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Ilan Ramon's last frontier

Ilan Ramon became an icon even before his death. He was what we all dreamed of being as children, and what future bazookas promised us all we would be when we were children. He was a pilot, he was a patriot, he was an astronaut

Written by Lobo Wiesner

I am in a dilemma. On the one hand, in the week that has passed since the Columbia disaster, they have already written and said everything. On the other hand, I can't think of anything else to write about right now. I too, like almost everyone, relate to the death of the late Ilan Ramon in a personal way. I didn't know him, and I didn't even meet him (although I was supposed to fly with my father Blizovsky to Houston to interview him, but in the end my father flew alone) and yet I feel an unclear closeness to the man.

I'm sure there are psychological explanations for this. After all, in the time that has passed since Ramon's death, 10 people have died in Israel on the road in traffic accidents (statistically). It may be that some of them were also beautiful and smart and charismatic - but none of us even know their names, and they certainly received a token mention in the newspaper on page 12. It is true that the ferry disaster caught media attention all over the world, perhaps simply because it is a rarer thing than a wrecked car, Still, the sadness and private mourning of each of us for Ilan Ramon is more than identification with a media disaster.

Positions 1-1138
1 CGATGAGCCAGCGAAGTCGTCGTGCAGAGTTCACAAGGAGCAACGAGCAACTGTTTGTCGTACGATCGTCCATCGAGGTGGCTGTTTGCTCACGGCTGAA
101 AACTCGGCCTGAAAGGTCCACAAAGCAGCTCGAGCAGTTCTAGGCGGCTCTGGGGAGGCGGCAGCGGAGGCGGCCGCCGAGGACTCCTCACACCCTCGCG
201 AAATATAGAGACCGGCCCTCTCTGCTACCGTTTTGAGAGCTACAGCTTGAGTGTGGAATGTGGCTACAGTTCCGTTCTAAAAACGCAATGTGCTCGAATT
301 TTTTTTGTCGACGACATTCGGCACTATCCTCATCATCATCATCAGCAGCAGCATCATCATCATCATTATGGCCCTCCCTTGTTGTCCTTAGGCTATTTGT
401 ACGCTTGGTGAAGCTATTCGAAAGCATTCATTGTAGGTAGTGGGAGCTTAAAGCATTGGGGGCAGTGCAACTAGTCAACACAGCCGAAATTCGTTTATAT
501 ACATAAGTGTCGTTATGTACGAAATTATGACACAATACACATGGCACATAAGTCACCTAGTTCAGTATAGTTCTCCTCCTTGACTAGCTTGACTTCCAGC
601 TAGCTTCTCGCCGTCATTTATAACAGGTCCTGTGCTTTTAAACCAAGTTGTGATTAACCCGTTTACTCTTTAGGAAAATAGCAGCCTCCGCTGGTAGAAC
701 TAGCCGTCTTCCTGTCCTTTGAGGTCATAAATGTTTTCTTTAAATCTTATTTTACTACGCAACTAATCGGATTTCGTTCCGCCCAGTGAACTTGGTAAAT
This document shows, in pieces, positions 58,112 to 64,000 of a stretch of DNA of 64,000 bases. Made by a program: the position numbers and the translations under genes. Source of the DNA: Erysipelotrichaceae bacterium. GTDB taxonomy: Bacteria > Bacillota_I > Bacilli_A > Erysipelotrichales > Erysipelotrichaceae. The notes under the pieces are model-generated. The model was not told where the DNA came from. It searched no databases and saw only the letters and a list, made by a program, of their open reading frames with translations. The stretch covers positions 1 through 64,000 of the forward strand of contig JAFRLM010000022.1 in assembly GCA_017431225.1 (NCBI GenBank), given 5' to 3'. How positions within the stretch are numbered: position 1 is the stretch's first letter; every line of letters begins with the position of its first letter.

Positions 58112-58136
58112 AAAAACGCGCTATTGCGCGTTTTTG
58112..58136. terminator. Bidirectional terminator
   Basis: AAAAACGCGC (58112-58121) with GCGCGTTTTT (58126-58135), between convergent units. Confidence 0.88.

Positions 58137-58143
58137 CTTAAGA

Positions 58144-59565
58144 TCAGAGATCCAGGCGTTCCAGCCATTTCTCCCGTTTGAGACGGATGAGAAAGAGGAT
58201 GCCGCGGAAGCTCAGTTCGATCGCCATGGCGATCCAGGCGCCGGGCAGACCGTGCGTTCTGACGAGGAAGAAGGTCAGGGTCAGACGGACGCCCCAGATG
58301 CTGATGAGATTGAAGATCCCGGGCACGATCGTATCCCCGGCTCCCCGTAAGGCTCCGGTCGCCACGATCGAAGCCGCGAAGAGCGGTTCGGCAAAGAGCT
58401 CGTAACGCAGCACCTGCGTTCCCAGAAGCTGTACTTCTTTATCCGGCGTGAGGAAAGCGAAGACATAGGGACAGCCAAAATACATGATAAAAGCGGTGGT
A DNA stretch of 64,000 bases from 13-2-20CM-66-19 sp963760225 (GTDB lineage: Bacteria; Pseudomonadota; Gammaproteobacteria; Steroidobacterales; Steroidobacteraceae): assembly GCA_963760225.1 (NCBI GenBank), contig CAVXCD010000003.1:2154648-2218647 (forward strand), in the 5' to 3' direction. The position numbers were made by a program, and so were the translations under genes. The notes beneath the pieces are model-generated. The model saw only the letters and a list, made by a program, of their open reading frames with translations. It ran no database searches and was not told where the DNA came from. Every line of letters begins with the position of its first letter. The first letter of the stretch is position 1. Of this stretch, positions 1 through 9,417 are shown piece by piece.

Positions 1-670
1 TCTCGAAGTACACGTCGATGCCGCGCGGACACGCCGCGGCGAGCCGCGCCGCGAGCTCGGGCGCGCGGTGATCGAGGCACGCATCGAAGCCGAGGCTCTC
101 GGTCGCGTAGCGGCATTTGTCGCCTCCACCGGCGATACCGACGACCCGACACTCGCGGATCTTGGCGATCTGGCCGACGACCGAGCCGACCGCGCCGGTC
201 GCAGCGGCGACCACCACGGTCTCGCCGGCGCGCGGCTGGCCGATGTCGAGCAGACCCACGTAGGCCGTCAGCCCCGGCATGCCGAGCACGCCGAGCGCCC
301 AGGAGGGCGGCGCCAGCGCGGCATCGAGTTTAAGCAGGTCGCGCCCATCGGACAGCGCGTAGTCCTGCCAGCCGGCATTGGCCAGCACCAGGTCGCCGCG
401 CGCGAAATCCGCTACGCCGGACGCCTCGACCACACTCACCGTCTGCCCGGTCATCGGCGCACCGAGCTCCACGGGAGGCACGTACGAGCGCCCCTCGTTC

Ilan Ramon became an icon even before his death. He was what we all dreamed of being as children, and what future bazookas promised us all we would be when we were children. He was a pilot, he was a patriot, he was an astronaut. American children dream of becoming astronauts, Israeli children cannot afford even that. And Ilan did it. There were many on the Internet, those annoying commenters with a small organ who are always "against", who resented the media hysteria in Israel surrounding Ramon. "He's just a hitchhiker," they said, "He's no hero." Now, after his tragic death, suddenly everyone agrees that he is a hero. I'm angry about it. I don't think a person's death automatically makes them a hero. If a person jumps on a live grenade to save his friends - he is a hero, but not because of his death, but because of the act he did. Ilan did not become a hero because of his death - he was a hero even before that. His death was unnecessary and annoying, and I am sure that the results of the investigation into the matter, if the truth is published, will prove it. His death was not heroic - his life was heroic. As a pilot in the Air Force, as a family man, as an astronaut. Hitchhiker you say? They chose him - not you. And he was not chosen by lottery, but by people who had to choose from among good and talented candidates. They knew everyone, and chose him. They didn't choose him to be a hero, they chose him because he was already a hero.